New York

Scott Reeder, Post Good, 2013, acrylic on canvas, 20 x 16".

Scott Reeder, Post Good, 2013, acrylic on canvas, 20 x 16".

Scott Reeder

Lisa Cooley

Scott Reeder, Post Good, 2013, acrylic on canvas, 20 x 16".

A row of thirty two-word text paintings ran the length of Scott Reeder’s recent inaugural show at Lisa Cooley. The variously twee and anarchic pronouncements were painted Ed Ruscha style in acrylic on small panels of stretched canvas (all works 2013), and began with COPS KISS, POST CATS, and FAKE RICH, continued with IFFY IDOL, REAL EVIL, and JPEG LIFE, and finally delivered the viewer to the rear of the gallery with JUST INFO, DARK MATH, and COOL SHIT. Across the room, and filling out the other walls of the main gallery space, luxuriously sized oil and enamel paintings radiated a pleasing spectrum of grass and sky tones (green, various blues, and nighttime black). Though compositionally abstract, these “Untitled (Pasta Paintings)” apparently feature, as their title suggests, marks made with spaghetti. (Reeder sprinkled the pasta on the canvas, painted over it, then brushed it away, leaving behind a galaxy of tiny white silhouettes). Each work pictures this carbohydrate- and gluten-rich comestible (and thus the most decadent/taboo of foodstuffs, given our ketogenically oriented diets) in a different material state: raw and straight, cooked and sinuous, or alphabet shaped. The conversation established by these two bodies of work—between the multitude of caustic, if generally nonsensical, protest signs and the spare grouping of lavish, nonrepresentational noodle-fields—was the first the viewer confronted.

Strewn in the corner where the orderly row of text paintings began were nine sheets of what appeared to be blank 8 1/2 x 11" printer paper (Papers). Then, in a semienclosed area at the rear of the space, four more pieces of “paper” (this time crumpled) were scattered on the ground. Titled Bad Ideas, the multipart work sat just a few feet away from a single, cartoonishly large Bad Idea. All “papers” were, in fact, rendered in painted aluminum; none contained a single word of writing. Writing was abundant, however, on the two chalk-on-chalkboard-paint works mounted nearby, Song Titles and Alternate Titles for Recent Exhibitions I’ve Seen. In these pieces, Reeder has filled the surface of each work with wry one-liners describing/deriding contemporary conceptual strategies, including: MAD AT MUSEUMS (PART 6); BELIEVE IT OR NOT, I OWN A COMPUTER; and JUST THINK OF ME AS A PHILOSOPHER WHO SELLS THINGS.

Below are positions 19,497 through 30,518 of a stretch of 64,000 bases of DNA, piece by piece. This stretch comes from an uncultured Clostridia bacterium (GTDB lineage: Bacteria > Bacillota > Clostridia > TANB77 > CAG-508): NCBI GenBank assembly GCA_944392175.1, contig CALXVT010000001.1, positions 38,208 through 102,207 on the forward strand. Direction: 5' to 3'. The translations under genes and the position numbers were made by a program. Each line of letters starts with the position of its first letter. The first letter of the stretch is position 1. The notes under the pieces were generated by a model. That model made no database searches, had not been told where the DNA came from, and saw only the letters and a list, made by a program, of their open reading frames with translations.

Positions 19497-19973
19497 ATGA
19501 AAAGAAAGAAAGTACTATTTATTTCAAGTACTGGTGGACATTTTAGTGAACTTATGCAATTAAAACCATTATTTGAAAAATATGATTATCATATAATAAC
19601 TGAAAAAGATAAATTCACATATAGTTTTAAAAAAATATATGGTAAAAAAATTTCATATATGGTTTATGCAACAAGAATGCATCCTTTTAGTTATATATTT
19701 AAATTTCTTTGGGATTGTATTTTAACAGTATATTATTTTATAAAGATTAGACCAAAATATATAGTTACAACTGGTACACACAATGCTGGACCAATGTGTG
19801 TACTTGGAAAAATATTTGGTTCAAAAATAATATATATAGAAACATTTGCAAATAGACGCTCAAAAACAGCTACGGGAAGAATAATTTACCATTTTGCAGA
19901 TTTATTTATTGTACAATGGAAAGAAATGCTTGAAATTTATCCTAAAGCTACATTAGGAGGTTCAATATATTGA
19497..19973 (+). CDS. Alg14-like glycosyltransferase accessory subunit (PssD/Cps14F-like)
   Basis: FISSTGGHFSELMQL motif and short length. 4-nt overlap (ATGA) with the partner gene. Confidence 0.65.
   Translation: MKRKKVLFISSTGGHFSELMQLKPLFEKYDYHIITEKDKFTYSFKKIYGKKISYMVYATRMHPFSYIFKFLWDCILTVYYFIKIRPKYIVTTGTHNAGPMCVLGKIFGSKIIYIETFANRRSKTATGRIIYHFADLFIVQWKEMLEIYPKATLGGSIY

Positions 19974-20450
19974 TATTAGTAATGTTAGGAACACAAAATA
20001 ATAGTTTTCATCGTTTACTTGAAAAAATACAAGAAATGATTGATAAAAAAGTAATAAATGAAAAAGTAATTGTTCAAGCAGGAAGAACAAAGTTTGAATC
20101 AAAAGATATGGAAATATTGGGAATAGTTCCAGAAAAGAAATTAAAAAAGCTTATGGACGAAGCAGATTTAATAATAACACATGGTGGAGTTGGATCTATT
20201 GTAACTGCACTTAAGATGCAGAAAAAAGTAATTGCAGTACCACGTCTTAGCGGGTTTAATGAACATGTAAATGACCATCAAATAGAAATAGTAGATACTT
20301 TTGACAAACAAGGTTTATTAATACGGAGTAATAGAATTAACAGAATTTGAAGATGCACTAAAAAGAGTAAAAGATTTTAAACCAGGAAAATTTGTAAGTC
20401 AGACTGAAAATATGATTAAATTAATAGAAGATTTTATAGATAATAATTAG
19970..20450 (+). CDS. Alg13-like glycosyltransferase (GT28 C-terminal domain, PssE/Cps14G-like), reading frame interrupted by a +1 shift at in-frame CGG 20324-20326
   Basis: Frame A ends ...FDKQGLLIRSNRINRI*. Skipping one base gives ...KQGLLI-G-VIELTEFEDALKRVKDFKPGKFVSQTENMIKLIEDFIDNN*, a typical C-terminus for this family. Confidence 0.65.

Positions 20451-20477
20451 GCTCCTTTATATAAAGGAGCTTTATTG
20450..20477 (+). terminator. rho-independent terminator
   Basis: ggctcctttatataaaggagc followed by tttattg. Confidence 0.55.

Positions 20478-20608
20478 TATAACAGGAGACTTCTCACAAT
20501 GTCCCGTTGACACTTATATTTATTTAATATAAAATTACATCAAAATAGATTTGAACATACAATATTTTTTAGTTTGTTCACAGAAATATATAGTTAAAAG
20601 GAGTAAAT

Near the gallery’s entrance, a neon sign offered what might have been taken as the key to this show. Flickering between cool and uncool, the piece (titled UNCOOL) provided a fair advertisement for the kind of droll, at times self-deprecating, works found inside. But what of it all? Does the preemptive critique ostensibly produced by Reeder’s self-reflexivity actually tell us something we don’t already know—about the true value of his work or about our relationship as viewers to the gallery-as-value-generating context? When “uncool” is “cool” and vice versa, does such a designation even matter? But surely the efficacy of these tired one-liners wasn’t the meat of the show. Maybe the point was simply that, sometimes, everyone needs a little levity, and Reeder’s knack for comedy via language and form brings to mind the art world’s best—Rob Pruitt and Adam McEwen, among other jokesters. And maybe it’s Reeder who gets the last laugh. In case anyone wanted to discuss the show with him directly, the artist generously made his personal number available to all, with the neon sign 312-718-9800 hanging near Bad Ideas—“generously,” that is, until you consider that these days, few would actually ever consider dialing it; another wink-wink “bad idea” he knows you already know.

Caroline Busta